[Seaside] another reason Rails gets market share
rickf at ca-flower.com
Thu Jul 19 01:22:33 UTC 2007
On Wed, July 18, 2007 4:32 pm, Richard Eng wrote:
> As someone who has been writing software for over 20 years, I am quite
> baffled by my colleagues' attitude when it comes to adopting new languages
> and methods. I like playing with toys, so I welcome the opportunity to try
> new tools. This has been the foundational principle of my long career.
While I don't generally talk 'shop' to others at work about different
languages to try and whatnot, I generally find that most people I work with
know C/C++ and Perl.. I don't think I've ever heard any of them talk about
trying out other languages.. FWIW..
> (I'm currently engaged in a long-running argument with a former colleague
> who is now a C++ fanboy!)
I used to be a C++ fanboy, but the spots have worn off and I'm now a
Smalltalk fanboy! I've been using C++ in embedded environments and also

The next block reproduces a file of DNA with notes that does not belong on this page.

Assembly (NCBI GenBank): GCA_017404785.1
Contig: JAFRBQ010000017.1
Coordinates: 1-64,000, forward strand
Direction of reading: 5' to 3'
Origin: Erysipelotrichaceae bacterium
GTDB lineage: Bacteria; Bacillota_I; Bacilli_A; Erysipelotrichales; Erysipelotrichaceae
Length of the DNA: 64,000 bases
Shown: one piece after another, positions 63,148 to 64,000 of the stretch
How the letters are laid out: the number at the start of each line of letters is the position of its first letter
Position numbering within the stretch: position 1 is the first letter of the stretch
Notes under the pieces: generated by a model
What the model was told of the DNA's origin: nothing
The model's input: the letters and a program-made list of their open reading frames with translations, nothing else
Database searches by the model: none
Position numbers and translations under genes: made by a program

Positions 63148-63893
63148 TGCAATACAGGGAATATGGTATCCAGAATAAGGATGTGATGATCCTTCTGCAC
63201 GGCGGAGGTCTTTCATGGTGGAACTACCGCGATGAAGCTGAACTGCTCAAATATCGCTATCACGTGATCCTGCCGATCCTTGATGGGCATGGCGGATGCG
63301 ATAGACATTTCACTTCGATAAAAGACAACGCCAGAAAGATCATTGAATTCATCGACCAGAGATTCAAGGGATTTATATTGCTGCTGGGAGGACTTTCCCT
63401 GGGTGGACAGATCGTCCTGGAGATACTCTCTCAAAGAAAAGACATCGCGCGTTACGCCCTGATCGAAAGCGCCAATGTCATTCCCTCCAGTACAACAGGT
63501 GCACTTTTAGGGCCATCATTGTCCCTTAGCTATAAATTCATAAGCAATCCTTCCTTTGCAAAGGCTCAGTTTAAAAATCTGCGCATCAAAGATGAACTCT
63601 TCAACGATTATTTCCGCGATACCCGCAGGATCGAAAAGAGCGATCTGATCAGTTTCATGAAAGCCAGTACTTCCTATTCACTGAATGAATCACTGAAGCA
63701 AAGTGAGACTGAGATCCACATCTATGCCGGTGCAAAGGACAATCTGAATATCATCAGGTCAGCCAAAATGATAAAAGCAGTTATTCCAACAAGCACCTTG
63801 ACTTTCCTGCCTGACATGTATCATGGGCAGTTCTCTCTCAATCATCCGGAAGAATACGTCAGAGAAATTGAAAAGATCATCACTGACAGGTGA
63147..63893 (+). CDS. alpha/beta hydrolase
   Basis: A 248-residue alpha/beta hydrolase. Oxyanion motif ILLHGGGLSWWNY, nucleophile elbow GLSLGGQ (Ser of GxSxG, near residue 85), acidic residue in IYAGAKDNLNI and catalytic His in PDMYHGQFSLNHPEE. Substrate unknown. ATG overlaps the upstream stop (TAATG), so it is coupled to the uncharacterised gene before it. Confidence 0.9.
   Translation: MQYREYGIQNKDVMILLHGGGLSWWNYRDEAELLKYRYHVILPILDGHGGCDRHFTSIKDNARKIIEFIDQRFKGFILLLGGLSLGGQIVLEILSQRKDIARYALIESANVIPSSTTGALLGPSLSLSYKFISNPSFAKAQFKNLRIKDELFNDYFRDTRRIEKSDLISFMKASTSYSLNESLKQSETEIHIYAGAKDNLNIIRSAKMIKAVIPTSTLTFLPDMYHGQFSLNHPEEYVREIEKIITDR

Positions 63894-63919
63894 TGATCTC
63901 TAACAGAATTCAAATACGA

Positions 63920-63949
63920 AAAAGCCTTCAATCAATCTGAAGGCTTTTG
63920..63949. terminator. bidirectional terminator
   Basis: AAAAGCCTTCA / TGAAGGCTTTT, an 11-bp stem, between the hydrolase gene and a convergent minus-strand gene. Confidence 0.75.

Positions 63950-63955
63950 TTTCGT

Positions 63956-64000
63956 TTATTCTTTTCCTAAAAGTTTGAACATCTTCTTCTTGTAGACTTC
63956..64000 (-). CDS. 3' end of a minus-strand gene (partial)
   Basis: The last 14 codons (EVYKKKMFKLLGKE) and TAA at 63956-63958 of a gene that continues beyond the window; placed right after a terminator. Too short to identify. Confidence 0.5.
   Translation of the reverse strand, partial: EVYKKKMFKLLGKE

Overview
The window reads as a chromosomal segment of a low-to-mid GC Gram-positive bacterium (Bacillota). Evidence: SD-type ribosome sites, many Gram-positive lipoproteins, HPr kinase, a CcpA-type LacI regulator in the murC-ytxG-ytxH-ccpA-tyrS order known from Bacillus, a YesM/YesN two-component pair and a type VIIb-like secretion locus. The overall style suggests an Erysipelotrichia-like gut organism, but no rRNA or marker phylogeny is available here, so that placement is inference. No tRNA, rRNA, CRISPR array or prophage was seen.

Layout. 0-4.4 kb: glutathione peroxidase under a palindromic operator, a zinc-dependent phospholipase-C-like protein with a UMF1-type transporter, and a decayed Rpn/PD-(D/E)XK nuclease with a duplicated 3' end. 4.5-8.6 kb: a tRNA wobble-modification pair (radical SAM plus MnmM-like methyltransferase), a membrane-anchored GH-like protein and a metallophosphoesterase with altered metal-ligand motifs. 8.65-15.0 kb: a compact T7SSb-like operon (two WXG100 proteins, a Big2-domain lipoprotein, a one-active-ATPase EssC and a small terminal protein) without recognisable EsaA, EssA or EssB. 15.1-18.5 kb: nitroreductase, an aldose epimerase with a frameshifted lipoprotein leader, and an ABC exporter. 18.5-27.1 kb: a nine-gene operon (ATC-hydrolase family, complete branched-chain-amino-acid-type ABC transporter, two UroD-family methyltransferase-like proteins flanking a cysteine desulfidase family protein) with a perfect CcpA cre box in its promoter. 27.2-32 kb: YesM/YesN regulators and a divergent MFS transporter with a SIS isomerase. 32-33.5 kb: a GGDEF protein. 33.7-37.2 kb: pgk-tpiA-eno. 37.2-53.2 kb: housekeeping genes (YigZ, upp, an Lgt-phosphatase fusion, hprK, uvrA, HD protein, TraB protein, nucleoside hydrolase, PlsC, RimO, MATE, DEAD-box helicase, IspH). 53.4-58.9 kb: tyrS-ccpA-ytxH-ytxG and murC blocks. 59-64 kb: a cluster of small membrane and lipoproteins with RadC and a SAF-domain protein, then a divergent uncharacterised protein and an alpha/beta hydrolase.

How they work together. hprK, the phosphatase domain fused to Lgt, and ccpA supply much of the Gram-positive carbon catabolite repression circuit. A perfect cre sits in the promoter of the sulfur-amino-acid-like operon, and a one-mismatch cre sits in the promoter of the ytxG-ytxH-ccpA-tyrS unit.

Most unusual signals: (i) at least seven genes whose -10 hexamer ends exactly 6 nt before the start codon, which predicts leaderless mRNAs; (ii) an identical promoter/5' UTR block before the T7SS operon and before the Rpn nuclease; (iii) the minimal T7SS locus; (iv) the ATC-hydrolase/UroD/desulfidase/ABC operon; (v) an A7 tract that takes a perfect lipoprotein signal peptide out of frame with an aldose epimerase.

commercial software for ~10 years and have been doing C for another 8-10
on top of that.. I remember those ickly 'cfront' days for C++.. Eww..
> As I've never done web development before, I have no vested interest in
> sticking with what I know. But even if that weren't true, I am open-minded
> enough to investigate new ways of doing things. I can't understand why
> others don't feel the same way.
I'm always interested in finding a better way to do things.. Shoot, I
switched from PHP to Smalltalk+Seaside, but most people aren't interested
in change.. (please refer to the "Who Moved My Cheese" book for info on why
"change" is good.. (8->
> (My C++ fanboy friend refuses to give Seaside/Smalltalk a spin.)
Doesn't surprise me one bit..
> People are lazy. People don't know how to have fun. They stick with the
> familiar. If you've been programming in C++ or Java for 10 years, how can
> you still be having fun writing software? The answer is: You can't!
> of those languages is fun.
I agree 100%!
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